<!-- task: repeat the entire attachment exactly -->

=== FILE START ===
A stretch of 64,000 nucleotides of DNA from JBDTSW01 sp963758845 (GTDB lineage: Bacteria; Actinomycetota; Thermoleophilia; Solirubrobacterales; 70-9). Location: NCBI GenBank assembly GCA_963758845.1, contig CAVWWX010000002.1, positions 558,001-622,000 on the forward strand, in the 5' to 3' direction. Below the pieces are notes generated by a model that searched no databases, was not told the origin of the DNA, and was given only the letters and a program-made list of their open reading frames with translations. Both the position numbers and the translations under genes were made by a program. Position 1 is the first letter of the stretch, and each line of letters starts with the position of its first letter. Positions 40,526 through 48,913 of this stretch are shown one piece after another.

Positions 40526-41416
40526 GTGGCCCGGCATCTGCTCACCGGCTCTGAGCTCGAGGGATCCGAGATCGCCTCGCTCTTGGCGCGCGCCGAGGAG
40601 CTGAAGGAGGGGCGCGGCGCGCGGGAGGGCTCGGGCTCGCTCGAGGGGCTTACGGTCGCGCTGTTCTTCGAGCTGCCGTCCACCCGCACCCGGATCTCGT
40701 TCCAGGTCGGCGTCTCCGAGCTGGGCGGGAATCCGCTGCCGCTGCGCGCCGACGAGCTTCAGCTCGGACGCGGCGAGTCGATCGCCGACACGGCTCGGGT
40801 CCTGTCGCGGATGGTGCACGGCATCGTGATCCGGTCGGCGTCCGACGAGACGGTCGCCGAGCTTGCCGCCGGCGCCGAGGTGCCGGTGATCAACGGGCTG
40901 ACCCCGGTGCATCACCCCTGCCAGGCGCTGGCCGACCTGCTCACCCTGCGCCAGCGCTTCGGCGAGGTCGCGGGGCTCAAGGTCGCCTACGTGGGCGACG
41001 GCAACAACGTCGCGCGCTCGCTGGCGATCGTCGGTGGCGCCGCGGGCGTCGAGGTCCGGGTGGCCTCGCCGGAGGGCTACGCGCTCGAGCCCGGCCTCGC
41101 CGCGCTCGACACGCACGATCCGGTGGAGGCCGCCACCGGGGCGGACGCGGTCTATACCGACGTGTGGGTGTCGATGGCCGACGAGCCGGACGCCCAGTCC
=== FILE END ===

A stretch of 64,000 nucleotides of DNA from JBDTSW01 sp963758845 (GTDB lineage: Bacteria; Actinomycetota; Thermoleophilia; Solirubrobacterales; 70-9). Location: NCBI GenBank assembly GCA_963758845.1, contig CAVWWX010000002.1, positions 558,001-622,000 on the forward strand, in the 5' to 3' direction. Below the pieces are notes generated by a model that searched no databases, was not told the origin of the DNA, and was given only the letters and a program-made list of their open reading frames with translations. Both the position numbers and the translations under genes were made by a program. Position 1 is the first letter of the stretch, and each line of letters starts with the position of its first letter. Positions 40,526 through 48,913 of this stretch are shown one piece after another.

Positions 40526-41416
40526 GTGGCCCGGCATCTGCTCACCGGCTCTGAGCTCGAGGGATCCGAGATCGCCTCGCTCTTGGCGCGCGCCGAGGAG
40601 CTGAAGGAGGGGCGCGGCGCGCGGGAGGGCTCGGGCTCGCTCGAGGGGCTTACGGTCGCGCTGTTCTTCGAGCTGCCGTCCACCCGCACCCGGATCTCGT
40701 TCCAGGTCGGCGTCTCCGAGCTGGGCGGGAATCCGCTGCCGCTGCGCGCCGACGAGCTTCAGCTCGGACGCGGCGAGTCGATCGCCGACACGGCTCGGGT
40801 CCTGTCGCGGATGGTGCACGGCATCGTGATCCGGTCGGCGTCCGACGAGACGGTCGCCGAGCTTGCCGCCGGCGCCGAGGTGCCGGTGATCAACGGGCTG
40901 ACCCCGGTGCATCACCCCTGCCAGGCGCTGGCCGACCTGCTCACCCTGCGCCAGCGCTTCGGCGAGGTCGCGGGGCTCAAGGTCGCCTACGTGGGCGACG
41001 GCAACAACGTCGCGCGCTCGCTGGCGATCGTCGGTGGCGCCGCGGGCGTCGAGGTCCGGGTGGCCTCGCCGGAGGGCTACGCGCTCGAGCCCGGCCTCGC
41101 CGCGCTCGACACGCACGATCCGGTGGAGGCCGCCACCGGGGCGGACGCGGTCTATACCGACGTGTGGGTGTCGATGGCCGACGAGCCGGACGCCCAGTCC